When emotional eating becomes a habit where you’re experiencing perpetual, repetitive grief from it, it’s time to dive deep into those emotions and create some balanced practices for navigating them.
I’m willing to bet just about everyone has experienced emotional eating at one point or another in their lives. That’s normal — we’re all human!
But when the habit is formed and it’s left unaddressed, emotional eating can cause a great deal of added stress, anxiety, and guilt. It can ultimately lead you down a pathway towards an unhealthy relationship with food and possibly cause further mental and physical health challenges.
So let’s explore exactly what emotional eating is, how to determine if you’re doing it, and a few ways you can begin coping with your emotions differently.
What is Emotional Eating?
Emotional eating is when your emotions — anything from boredom to stress or grief — are guiding what, when, and how much you eat.
Emotional eating doesn’t just have to be in response to a major life event or intense news. It can also take place in response to day-to-day emotions such as boredom, loneliness, stress, anxiety, and even excitement.
It’s characterized by a loss of control around food while in an emotional state. Not only do we reach for food when we’re feeling emotional, but we often lack the ability to know our limits and exert restraint in response to satiety cues.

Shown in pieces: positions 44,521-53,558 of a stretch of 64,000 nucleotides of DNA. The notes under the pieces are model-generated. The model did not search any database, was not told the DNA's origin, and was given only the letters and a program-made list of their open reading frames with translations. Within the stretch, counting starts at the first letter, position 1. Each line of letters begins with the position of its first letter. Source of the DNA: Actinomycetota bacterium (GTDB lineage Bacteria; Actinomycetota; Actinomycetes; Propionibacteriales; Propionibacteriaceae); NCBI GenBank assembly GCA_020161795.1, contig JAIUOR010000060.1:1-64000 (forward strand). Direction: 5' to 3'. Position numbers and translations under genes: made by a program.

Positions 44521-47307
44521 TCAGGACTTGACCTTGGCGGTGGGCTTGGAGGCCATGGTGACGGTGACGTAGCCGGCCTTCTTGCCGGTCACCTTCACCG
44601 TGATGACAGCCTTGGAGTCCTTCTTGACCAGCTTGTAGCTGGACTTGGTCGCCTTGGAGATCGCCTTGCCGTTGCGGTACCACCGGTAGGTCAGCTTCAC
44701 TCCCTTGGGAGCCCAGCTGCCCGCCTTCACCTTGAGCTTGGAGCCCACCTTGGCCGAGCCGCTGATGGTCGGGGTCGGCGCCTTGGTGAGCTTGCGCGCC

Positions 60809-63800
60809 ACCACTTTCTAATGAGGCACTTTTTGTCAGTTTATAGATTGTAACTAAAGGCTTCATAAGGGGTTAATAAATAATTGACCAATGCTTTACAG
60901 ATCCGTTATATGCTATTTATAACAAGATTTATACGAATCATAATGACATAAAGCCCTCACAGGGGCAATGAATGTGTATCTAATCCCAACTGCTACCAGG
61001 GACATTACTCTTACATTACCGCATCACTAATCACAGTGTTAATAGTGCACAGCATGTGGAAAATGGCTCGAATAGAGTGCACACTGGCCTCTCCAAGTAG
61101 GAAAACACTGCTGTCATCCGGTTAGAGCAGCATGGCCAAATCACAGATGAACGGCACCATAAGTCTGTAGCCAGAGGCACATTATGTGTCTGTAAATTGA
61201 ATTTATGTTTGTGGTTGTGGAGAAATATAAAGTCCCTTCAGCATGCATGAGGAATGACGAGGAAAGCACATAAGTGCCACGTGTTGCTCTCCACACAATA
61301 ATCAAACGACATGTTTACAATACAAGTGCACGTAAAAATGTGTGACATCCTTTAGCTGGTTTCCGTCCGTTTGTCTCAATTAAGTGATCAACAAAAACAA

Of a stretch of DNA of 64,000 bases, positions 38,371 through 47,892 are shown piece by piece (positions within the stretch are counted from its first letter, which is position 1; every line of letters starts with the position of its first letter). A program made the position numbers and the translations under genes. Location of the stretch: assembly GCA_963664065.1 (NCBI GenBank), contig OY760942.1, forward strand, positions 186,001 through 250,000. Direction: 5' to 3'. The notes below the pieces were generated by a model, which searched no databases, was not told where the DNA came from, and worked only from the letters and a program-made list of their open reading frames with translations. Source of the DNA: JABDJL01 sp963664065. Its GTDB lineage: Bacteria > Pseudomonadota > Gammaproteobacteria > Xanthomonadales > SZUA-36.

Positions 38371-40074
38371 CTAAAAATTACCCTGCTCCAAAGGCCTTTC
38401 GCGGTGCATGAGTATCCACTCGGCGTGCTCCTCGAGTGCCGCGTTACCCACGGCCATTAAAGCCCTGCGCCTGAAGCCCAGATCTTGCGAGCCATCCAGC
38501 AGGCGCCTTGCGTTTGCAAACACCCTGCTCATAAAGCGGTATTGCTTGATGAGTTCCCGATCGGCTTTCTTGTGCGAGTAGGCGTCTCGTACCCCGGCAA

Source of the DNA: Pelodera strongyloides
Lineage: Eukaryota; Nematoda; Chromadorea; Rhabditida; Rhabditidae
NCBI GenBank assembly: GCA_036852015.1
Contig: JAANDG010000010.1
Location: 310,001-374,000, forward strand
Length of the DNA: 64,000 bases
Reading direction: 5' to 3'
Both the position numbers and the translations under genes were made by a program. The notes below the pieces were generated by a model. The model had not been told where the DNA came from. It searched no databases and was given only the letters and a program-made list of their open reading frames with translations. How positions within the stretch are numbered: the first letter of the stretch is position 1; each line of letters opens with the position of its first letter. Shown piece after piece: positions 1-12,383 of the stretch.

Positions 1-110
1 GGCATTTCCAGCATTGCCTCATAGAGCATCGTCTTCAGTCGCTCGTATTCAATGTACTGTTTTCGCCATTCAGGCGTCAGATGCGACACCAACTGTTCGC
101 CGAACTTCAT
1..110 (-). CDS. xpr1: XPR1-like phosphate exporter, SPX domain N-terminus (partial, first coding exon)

Are You Emotionally Eating?
Ask yourself the following 5 questions to determine whether or not you’re emotionally eating:
- Do you find comfort in food when you’re emotional?
- Do you tend to eat until you’re stuffed or uncomfortable when you’re feeling stressed or overwhelmed?
- Do you have trouble discerning the difference between hunger for food and want for food?
- Do you often use food as a reward?
- Do you feel out of control around food?
If you said yes to 3 or more of those questions, you are most likely emotionally eating.
How To Navigate Emotional Eating
Emotional eating is often a habit more than anything else.
We start to use food to soothe and cope with emotions unknowingly. Eventually, before we know it we’re reaching for the bag of salty chips and chocolate ice cream every time work stress boils over.
In order to properly navigate emotional eating, we need to create a new habit. A habit of identifying our emotions, acknowledging when we reach for food for emotional reasons, and determining new ways to cope without food.
One of the best ways to do this is to utilize mindful eating!
Mindful Eating to Address Emotional Eating
Broadly speaking, mindful eating is a practice that allows you to be more intentional with your eating habits while also maintaining a healthy relationship with food.
When we’re eating as a result of our emotions, we tend to disconnect from the ritual and experience of eating. This is when you decide to have a couple of cookies to help you cope with your emotions, then before you know it you look down and the entire box is gone.
Hunger cues? What hunger cues?
Practicing mindful eating will allow you to connect with your food, appreciate it, and take control of your choices.
1. Check-In With Yourself
The idea that you want food pops into your head. You proceed to go through the motions of obtaining said food, then consume the food and go on with your day. Right?